Meanwhile, how are the rest faring?

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The Independent Online
Victoria & Albert Museum, London

A radical extension designed by Daniel Libeskind (architect of the dramatic Jewish Museum, Berlin) was announced this summer by Dr Alan Borg, the museum's effective new director, who is currently seeking millennium funding. This demonstrates a controversial, but fresh wave of creative thinking at the V&A. The extension will become a home for a largely unshown collection of 20th-century design, after several years when creativity and curatorial skill were upstaged by marketing executives and the museum was infamously advertised as an ace caff with a rather nice museum attached.

About half the collection remains unseen. A soon to be introduced compulsory admission charge is seen by many as an unwelcome development.

National Portrait Gallery, London

Imaginative new ground-floor galleries opened recently, with revamped upper galleries (by the likeable architect Piers Gough) opening this weekend. Charles Saumarez-Smith, the NPG's lively new director, has boosted visitor figures significantly, transforming an old-maidish gallery in the shadow of the National Gallery next door into an international force.

A carefully thought-through extension, with a rooftop restaurant, by architects Dixon-Jones is on the cards.

Tate Gallery/Tate Gallery of Modern Art, London

Nicholas Serota's empire has been extended from Pimlico to Liverpool and St Ives in recent years, with a Tate for East Anglia (Norwich) planned.

In London, the former Bankside Power Station opposite St Paul's Cathedral is being transformed into what promises to be a very refined pounds 106m gallery of 20th-century art, making more room for the Tate's vast collection stored in warehouses at the mother gallery a few miles west, where new extensions are under way.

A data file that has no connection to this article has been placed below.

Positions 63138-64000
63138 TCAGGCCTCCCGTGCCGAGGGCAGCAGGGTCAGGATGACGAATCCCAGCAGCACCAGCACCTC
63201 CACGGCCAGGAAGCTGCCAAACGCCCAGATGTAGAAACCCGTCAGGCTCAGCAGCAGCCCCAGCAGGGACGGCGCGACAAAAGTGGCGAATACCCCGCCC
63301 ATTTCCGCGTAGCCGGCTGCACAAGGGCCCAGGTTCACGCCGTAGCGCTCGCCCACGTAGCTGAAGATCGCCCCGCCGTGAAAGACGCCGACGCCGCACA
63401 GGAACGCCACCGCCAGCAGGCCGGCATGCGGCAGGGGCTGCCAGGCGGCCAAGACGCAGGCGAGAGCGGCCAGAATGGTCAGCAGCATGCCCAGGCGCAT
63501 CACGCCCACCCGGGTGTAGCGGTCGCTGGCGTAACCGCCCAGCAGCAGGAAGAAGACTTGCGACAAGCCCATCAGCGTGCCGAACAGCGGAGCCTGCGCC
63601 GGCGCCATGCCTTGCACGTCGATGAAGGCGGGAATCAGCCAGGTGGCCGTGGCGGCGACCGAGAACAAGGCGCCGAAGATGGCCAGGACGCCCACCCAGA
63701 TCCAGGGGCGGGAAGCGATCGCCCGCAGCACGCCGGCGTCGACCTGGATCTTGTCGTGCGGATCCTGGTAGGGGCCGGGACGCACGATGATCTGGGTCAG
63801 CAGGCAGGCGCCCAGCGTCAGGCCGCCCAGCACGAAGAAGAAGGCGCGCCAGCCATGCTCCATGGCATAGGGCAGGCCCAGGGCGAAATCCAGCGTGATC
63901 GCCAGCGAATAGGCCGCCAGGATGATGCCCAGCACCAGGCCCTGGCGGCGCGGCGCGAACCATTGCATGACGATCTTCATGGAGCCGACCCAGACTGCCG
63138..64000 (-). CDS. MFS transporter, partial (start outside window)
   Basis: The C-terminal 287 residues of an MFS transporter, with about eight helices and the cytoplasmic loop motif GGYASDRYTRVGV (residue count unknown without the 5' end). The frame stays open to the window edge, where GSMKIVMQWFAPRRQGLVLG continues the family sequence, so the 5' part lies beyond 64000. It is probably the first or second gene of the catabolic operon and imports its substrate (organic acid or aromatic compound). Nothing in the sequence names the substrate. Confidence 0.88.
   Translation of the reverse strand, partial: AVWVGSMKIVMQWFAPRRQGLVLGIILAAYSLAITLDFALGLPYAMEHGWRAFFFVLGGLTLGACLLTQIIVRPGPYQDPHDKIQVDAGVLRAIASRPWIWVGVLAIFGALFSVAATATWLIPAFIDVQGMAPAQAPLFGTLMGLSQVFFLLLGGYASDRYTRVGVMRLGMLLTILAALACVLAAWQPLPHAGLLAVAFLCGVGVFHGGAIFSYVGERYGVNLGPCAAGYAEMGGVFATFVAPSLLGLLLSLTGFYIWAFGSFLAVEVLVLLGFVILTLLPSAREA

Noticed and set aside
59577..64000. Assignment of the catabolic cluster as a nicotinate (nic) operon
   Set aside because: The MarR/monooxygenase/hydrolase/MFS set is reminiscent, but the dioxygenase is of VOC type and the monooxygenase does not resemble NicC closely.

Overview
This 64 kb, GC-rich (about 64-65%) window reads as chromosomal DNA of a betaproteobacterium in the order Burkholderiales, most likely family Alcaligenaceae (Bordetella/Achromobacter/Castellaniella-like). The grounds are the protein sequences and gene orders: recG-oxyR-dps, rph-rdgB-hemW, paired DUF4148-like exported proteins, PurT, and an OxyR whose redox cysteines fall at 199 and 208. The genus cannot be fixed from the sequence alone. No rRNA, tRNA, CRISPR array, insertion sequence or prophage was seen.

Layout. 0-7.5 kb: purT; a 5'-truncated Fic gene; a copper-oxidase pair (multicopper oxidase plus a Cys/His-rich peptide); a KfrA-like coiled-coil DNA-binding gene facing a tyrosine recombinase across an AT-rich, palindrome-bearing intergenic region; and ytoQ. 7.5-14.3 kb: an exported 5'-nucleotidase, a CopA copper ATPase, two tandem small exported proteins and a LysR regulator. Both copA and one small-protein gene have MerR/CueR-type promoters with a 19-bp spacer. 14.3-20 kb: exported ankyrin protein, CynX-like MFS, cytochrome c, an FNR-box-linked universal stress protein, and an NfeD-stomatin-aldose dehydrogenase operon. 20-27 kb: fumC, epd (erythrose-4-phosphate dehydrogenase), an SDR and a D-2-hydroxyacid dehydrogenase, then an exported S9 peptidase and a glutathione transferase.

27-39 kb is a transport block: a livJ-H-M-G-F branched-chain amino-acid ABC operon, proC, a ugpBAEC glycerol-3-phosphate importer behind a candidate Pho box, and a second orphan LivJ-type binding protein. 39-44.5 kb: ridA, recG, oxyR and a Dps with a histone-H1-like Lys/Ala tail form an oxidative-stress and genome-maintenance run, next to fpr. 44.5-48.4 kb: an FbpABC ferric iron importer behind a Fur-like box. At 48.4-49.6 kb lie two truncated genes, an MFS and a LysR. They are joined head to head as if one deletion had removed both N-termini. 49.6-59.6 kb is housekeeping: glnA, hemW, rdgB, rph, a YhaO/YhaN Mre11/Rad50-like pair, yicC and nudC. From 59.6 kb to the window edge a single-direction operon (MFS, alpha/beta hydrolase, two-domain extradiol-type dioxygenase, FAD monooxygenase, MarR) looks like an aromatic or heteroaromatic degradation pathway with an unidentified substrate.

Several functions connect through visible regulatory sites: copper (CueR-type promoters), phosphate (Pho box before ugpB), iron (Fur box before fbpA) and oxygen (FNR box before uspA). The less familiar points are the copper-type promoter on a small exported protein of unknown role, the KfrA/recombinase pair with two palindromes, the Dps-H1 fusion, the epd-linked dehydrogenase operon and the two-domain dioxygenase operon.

The opening up of the great sculpture hall has been a major plus. Effectively run. Annual rehangs allow much of the collection in store to be shown on something like a rotating basis. A reasonable idea, much disliked by the critic Brian Sewell.

The Hermitage, St Petersburg

The biggest art gallery in the world is among the most beautiful, but far from the best. This is not a reflection on the magnificent collection, of which a mere 5 per cent is show at any one time, nor on the excellent staff, but on a Russian government cash crisis that means the Hermitage has next to no money for anything and certainly not for the major expansion plans made in the late Seventies. A major restoration and storage centre in the St Petersburg suburbs remains incomplete.

Metropolitan Museum of Art, New York

The Met is never less than polished and vastly comprehensive, but there are no radical plans for the forseeable future. Latest developments are straightforward - a three-phase renovation of major galleries, beginning with the Greek and Roman collection. The Balfour Court, sponsored by the Balfour family, is the pivot around which the first phase of the new works revolves.

Louvre, Paris

Gets bigger, bolder and more formidable with each decade. IM Pei's glass pyramid announces the vast underground works executed in the Eighties. The Nineties have produced the imperious Richelieu wing. By the turn of the century, the remaining empty wings of the vast Parisian palace will be fully renovated and home to many more works of art. Stupendous, impressive and almost overwhelming.

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